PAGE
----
United States: Wealth Management Update - January 2014

January Interest Rates for GRATs, Sales to Defective Grantor Trusts, Intra-Family Loans and Split Interest Charitable Trusts

The January § 7520 rate for use with estate planning techniques such as CRTs, CLTs, QPRTs and GRATs is 2.2%, which is a 0.2% increase from last month. The December applicable federal rate ("AFR") for use with a sale to a defective grantor trust, self-canceling installment note ("SCIN") or intra-family loan with a note having a duration of 3-9 years (the mid-term rate, compounded annually) is 1.75%, which is a 0.10% increase from the December rate.

The relatively low § 7520 rate and AFR continue to present potentially rewarding opportunities to fund GRATs in January with depressed assets that are expected to perform better in the coming years.

Clients also should continue to consider "refinancing" existing intra-family loans. The AFRs (based on annual compounding) used in connection with intra-family loans are 0.25% for loans with a term of 3 years or less, 1.75% for loans with a term between 3 and 9 years, and 3.49% for loans with a term of longer than 9 years.

Thus, for example, if a 9-year loan is made to a child, and the child can invest the funds and obtain a return in excess of 1.75%, the child will be able to keep any returns over 1.75%. These same rates are used in connection with sales to defective grantor trusts.

Tax Court Refused To Admit Appraisal into Evidence when Taxpayer Failed To Qualify the Appraiser as an Expert Witness

In Tanenblatt v. Commissioner, the Tax Court made clear that it would not allow a taxpayer to circumvent the Federal Rules of Evidence or the Court's own rules of procedure by compelling the IRS to "stipulate" that an appraisal attached to a petition was submitted into evidence.

Diane Tanenblatt died in February 2007 owning a minority interest in a limited liability company, whose principal asset was real estate in midtown Manhattan. The decedent's executors filed an estate tax return that reported the fair market value of the minority interest as $1.788 million, based on an appraisal that applied consecutive discounts of 20% for lack of control and 35% for lack of marketability, resulting in a combined discount of 48%.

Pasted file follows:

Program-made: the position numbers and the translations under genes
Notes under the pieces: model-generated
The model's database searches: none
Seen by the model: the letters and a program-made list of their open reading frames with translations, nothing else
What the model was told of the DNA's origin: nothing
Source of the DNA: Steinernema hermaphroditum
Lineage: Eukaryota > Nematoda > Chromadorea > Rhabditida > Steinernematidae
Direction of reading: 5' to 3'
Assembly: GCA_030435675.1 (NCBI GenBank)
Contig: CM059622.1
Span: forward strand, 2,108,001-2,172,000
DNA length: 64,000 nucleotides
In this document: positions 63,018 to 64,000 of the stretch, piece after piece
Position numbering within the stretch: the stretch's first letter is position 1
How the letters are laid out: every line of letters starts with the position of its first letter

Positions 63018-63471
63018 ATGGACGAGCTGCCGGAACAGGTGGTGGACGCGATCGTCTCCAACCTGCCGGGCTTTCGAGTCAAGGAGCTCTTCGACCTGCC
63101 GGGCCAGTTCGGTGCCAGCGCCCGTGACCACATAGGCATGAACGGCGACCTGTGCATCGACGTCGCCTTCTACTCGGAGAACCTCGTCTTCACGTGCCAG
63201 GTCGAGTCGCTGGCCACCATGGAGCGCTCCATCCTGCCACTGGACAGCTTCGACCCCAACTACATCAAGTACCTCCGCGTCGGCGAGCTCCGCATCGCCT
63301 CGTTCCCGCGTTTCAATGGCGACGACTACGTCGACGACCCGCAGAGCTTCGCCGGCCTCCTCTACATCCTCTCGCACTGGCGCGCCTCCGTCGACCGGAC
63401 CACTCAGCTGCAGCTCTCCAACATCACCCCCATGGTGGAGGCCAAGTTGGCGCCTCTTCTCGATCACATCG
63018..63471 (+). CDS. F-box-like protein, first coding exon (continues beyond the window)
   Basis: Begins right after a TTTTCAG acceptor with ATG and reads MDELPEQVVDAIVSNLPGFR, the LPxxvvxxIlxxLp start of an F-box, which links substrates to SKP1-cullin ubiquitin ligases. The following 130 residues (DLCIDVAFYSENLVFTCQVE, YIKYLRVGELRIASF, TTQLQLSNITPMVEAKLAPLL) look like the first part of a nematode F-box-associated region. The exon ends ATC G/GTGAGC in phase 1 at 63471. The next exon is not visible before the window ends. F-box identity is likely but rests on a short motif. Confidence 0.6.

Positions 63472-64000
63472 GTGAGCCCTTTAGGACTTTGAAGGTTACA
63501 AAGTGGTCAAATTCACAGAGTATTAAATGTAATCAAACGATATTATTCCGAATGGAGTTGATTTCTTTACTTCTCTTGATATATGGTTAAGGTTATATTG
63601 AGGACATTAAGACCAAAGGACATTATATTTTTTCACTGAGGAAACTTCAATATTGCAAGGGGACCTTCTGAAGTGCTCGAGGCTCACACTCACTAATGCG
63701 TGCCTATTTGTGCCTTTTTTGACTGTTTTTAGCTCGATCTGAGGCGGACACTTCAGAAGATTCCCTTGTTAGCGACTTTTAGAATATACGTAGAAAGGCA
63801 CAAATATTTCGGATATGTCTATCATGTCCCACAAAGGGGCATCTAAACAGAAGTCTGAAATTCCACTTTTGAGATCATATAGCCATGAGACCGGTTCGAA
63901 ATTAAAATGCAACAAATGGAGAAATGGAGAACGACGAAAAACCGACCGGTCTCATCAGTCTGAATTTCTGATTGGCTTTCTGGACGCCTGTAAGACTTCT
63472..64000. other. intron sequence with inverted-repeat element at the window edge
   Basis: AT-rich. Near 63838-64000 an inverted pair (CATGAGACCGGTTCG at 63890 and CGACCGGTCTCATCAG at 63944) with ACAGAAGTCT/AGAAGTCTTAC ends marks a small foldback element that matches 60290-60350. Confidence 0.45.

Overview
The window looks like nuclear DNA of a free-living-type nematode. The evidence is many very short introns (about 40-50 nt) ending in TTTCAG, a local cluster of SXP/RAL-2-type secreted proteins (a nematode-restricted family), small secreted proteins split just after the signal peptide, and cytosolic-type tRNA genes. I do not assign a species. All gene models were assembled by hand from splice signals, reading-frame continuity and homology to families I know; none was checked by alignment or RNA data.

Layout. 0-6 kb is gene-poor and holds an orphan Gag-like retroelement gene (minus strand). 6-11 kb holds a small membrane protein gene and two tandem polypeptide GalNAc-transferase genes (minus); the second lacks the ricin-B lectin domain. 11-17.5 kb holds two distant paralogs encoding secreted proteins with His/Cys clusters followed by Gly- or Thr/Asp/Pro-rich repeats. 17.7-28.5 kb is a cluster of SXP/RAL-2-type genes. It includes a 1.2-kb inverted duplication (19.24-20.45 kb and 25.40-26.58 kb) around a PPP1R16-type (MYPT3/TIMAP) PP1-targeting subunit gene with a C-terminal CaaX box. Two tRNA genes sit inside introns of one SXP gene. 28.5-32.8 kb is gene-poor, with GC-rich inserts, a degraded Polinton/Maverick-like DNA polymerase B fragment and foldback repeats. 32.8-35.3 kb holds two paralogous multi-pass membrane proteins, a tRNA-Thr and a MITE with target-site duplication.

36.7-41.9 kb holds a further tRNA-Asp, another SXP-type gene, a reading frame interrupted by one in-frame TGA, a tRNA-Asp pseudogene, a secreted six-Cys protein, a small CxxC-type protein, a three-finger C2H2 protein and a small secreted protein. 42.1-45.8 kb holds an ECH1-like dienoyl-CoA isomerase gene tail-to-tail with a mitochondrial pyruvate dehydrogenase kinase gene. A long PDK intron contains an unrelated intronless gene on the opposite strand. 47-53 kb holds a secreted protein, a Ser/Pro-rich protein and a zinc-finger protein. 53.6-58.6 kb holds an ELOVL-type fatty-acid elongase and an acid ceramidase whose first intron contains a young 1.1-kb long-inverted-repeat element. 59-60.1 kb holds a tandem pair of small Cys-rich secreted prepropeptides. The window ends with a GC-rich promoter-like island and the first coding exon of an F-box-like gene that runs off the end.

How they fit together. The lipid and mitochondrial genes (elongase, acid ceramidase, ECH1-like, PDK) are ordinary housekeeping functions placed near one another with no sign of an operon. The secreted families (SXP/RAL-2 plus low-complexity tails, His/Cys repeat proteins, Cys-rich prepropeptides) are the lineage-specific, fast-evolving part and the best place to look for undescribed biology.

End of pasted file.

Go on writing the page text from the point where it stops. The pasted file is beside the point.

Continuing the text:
On audit, the IRS applied consecutive discounts of 10% and 20% for lack of control and lack of marketability, resulting in a combined discount of 28% and claimed that the fair market value of the interest was $2,475,882, increasing the taxable estate by $687,882 and resulting in an estate tax deficiency of $309,547.

The decedent's executor filed a petition in Tax Court and attached a new appraisal, which valued the minority interest at $1,037,796. Based on the new appraisal, the executor claimed a deficiency of zero and an overpayment of estate tax entitling the estate to the refund.

At trial, the IRS called its own expert witness. The IRS's expert accepted the net asset value of the LLC provided in the taxpayer's original appraisal. However, he applied consecutive discounts of 10% for lack of control and 26% for lack of marketability (33.4% combined) and concluded that the fair market value of the interest was $2,303,000.

The Tax Court's opinion focused on the procedural defects in the Petitioner's attempts to enter the appraisal into evidence. Before trial, the Petitioner moved to compel the Service to "stipulate" that the new appraisal was submitted into evidence. This was an attempt to avoid the regular procedure by which the taxpayer must serve a copy of the written appraisal report on the IRS at least 30 days before trial, call the appraiser to testify as an expert witness, and have the witness identify the report before it can be received into evidence. Failure to follow the procedure resulted in the appraisal being deemed an unadmitted allegation in a complaint, which cannot be relied upon as evidence.